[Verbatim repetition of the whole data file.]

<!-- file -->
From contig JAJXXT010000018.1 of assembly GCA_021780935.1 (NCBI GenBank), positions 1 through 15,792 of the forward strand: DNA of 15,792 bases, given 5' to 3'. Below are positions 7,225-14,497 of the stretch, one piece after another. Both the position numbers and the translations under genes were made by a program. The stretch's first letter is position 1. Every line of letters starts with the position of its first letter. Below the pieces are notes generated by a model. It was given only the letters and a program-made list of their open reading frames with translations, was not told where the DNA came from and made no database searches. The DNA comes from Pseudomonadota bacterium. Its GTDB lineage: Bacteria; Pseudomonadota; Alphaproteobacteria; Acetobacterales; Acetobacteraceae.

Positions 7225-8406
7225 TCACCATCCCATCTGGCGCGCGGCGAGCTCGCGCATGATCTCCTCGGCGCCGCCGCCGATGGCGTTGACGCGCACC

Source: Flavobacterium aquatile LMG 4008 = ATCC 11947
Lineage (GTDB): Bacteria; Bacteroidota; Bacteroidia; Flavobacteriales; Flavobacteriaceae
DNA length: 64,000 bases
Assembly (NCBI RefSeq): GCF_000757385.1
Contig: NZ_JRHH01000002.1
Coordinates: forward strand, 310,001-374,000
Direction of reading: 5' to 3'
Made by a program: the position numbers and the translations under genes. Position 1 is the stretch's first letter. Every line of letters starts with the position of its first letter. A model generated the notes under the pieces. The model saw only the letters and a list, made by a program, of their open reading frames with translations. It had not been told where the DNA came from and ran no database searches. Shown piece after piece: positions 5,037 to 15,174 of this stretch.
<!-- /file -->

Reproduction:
From contig JAJXXT010000018.1 of assembly GCA_021780935.1 (NCBI GenBank), positions 1 through 15,792 of the forward strand: DNA of 15,792 bases, given 5' to 3'. Below are positions 7,225-14,497 of the stretch, one piece after another. Both the position numbers and the translations under genes were made by a program. The stretch's first letter is position 1. Every line of letters starts with the position of its first letter. Below the pieces are notes generated by a model. It was given only the letters and a program-made list of their open reading frames with translations, was not told where the DNA came from and made no database searches. The DNA comes from Pseudomonadota bacterium. Its GTDB lineage: Bacteria; Pseudomonadota; Alphaproteobacteria; Acetobacterales; Acetobacteraceae.

Positions 7225-8406
7225 TCACCATCCCATCTGGCGCGCGGCGAGCTCGCGCATGATCTCCTCGGCGCCGCCGCCGATGGCGTTGACGCGCACC

Source: Flavobacterium aquatile LMG 4008 = ATCC 11947
Lineage (GTDB): Bacteria; Bacteroidota; Bacteroidia; Flavobacteriales; Flavobacteriaceae
DNA length: 64,000 bases
Assembly (NCBI RefSeq): GCF_000757385.1
Contig: NZ_JRHH01000002.1
Coordinates: forward strand, 310,001-374,000
Direction of reading: 5' to 3'
Made by a program: the position numbers and the translations under genes. Position 1 is the stretch's first letter. Every line of letters starts with the position of its first letter. A model generated the notes under the pieces. The model saw only the letters and a list, made by a program, of their open reading frames with translations. It had not been told where the DNA came from and ran no database searches. Shown piece after piece: positions 5,037 to 15,174 of this stretch.